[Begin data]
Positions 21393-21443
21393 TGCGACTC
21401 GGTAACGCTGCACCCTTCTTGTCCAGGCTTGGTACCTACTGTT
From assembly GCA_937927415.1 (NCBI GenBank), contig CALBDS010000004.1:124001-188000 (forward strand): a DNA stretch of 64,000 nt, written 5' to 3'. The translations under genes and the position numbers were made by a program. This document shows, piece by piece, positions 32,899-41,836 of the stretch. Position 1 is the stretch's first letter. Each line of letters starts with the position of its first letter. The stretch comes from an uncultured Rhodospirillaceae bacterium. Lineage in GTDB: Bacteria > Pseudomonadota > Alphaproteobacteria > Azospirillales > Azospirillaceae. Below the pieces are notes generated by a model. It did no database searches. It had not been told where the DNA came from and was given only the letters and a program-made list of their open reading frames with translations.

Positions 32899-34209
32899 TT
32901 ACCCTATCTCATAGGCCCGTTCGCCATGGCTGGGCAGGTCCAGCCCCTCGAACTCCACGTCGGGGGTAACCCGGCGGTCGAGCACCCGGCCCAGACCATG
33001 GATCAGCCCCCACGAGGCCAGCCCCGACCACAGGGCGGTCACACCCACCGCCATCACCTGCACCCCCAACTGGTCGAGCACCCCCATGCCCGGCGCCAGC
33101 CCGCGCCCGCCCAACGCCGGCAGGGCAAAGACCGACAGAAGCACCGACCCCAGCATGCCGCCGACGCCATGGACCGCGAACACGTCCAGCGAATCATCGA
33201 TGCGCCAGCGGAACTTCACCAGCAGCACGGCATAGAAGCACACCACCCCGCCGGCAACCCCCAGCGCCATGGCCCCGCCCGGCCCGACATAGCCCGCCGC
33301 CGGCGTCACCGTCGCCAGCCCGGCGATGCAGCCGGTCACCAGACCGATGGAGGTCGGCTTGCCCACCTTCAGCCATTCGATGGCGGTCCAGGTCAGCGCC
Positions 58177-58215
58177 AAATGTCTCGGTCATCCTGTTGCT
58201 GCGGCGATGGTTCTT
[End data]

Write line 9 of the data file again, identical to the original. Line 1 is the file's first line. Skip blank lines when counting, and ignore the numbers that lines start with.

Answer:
33101 CCGCGCCCGCCCAACGCCGGCAGGGCAAAGACCGACAGAAGCACCGACCCCAGCATGCCGCCGACGCCATGGACCGCGAACACGTCCAGCGAATCATCGA